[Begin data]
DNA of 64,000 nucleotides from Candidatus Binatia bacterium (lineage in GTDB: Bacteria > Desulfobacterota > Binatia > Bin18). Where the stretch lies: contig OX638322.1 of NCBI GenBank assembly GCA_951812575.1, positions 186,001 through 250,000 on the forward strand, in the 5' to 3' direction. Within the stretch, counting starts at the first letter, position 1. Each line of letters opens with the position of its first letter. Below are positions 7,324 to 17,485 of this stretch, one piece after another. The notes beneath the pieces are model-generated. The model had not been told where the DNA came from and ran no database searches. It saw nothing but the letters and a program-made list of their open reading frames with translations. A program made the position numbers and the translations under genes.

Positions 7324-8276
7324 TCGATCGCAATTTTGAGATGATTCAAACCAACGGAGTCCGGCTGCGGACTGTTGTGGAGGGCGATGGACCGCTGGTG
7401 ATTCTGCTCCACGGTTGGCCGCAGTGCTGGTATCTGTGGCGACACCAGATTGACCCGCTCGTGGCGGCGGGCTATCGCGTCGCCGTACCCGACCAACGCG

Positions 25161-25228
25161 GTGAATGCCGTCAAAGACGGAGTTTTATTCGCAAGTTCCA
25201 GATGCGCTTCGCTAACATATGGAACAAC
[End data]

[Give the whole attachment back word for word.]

DNA of 64,000 nucleotides from Candidatus Binatia bacterium (lineage in GTDB: Bacteria > Desulfobacterota > Binatia > Bin18). Where the stretch lies: contig OX638322.1 of NCBI GenBank assembly GCA_951812575.1, positions 186,001 through 250,000 on the forward strand, in the 5' to 3' direction. Within the stretch, counting starts at the first letter, position 1. Each line of letters opens with the position of its first letter. Below are positions 7,324 to 17,485 of this stretch, one piece after another. The notes beneath the pieces are model-generated. The model had not been told where the DNA came from and ran no database searches. It saw nothing but the letters and a program-made list of their open reading frames with translations. A program made the position numbers and the translations under genes.

Positions 7324-8276
7324 TCGATCGCAATTTTGAGATGATTCAAACCAACGGAGTCCGGCTGCGGACTGTTGTGGAGGGCGATGGACCGCTGGTG
7401 ATTCTGCTCCACGGTTGGCCGCAGTGCTGGTATCTGTGGCGACACCAGATTGACCCGCTCGTGGCGGCGGGCTATCGCGTCGCCGTACCCGACCAACGCG

Positions 25161-25228
25161 GTGAATGCCGTCAAAGACGGAGTTTTATTCGCAAGTTCCA
25201 GATGCGCTTCGCTAACATATGGAACAAC